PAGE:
Lowell, Baltierra of 'Teen Mom' visit MSU
Teen parents learn to cope with adoption
Catelynn Lowell and Tyler Baltierra only see their daughter a couple times a year — but with every phone call, every letter full of pictures and every visit, they are reminded of their decision.
Lowell and Baltierra, both 20, gave up Carly, now 3, for adoption in 2009, after deciding it was best for her future.
“When I see all the milestones she’s making, it reassures me that I made the best decision for her,” Lowell said. “I love to sit back and watch her and let her get warmed up to me. It’s the most amazing feeling; she knows who we are, and it’s just awesome.”
The couple, featured on MTV’s “16 and Pregnant” and “Teen Mom,” came to MSU to speak Thursday night in Anthony Hall. They have become advocates for adoption, visiting high schools and college campuses across the country to tell their own personal story of why they chose adoption and to give advice to students.
Human resource management sophomore Alexandra Falzetta, who went to the event Thursday, said the prevalence of teen pregnancy makes it important for college students to understand their potential options.
“I feel like young college girls get pregnant a lot and don’t really know their options and research into them, so I think it’s important for (Lowell and Baltierra) to go around,” she said.
Lowell said their decision to give up Carly stemmed from the rocky family life she and Baltierra experienced while growing up.
“The main decision-maker was our home life,” Lowell said. “I grew up with an alcoholic mother (who had) different men in and out of my life. … It was really unstable, and I knew I wanted better for Carly. … There are people out there yearning for children, and that’s when I knew adoption was right for me.”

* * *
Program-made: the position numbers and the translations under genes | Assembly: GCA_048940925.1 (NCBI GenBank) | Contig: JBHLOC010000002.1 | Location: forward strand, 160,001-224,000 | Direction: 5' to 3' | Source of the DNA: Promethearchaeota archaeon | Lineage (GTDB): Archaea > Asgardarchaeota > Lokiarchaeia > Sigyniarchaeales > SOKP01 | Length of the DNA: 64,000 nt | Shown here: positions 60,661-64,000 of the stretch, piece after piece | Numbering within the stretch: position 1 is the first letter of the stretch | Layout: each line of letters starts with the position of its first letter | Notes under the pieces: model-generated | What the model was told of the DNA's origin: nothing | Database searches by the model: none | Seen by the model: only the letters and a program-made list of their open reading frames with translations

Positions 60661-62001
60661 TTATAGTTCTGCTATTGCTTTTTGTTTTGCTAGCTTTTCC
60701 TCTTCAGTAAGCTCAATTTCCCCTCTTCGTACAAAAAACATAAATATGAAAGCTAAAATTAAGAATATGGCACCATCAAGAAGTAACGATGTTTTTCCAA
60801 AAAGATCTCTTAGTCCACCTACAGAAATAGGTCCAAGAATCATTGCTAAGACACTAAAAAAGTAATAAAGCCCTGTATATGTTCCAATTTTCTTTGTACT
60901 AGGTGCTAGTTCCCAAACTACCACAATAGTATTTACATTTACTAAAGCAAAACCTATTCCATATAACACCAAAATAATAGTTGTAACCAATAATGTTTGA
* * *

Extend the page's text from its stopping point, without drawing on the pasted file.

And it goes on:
But their decision was not simple. With the choice came a unique, long-term grieving process that took him months to come to terms with, Baltierra said.
“With adoption, you deal with grief and loss,” he said. “Once I got over the denial, I could take steps to deal with the grief. I realized you deal with those emotions for a reason … Having time gave me the opportunity to step back and allow myself to feel emotion.”
Dawn Baker, the adoption supervisor at Bethany Christian Services, 612 W. Lake Lansing Road, met Baltierra and Lowell in 2009 and helped them through the adoption process. Baker said all parties in the adoption experience grief, not just the birth parents.
“On all sides of the adoption, there is grief and loss,” Baker said. “It’s important to get plugged into a good support system, (especially) with other birth parents who might be further down the journey to help you cope.”
In the end, Lowell said pregnancy and possible parenting options are important subjects to discuss with teens and college students despite any degree of discomfort it might bring.
“I think it’s important to talk about it,” she said. “It’s a serious subject, and no one was doing anything about it. MTV had the guts to put it out on the table and say, ‘Hey, this is a serious thing.’ It might be taboo, but this is serious.”
Staff writer Robert Bondy contributed to this article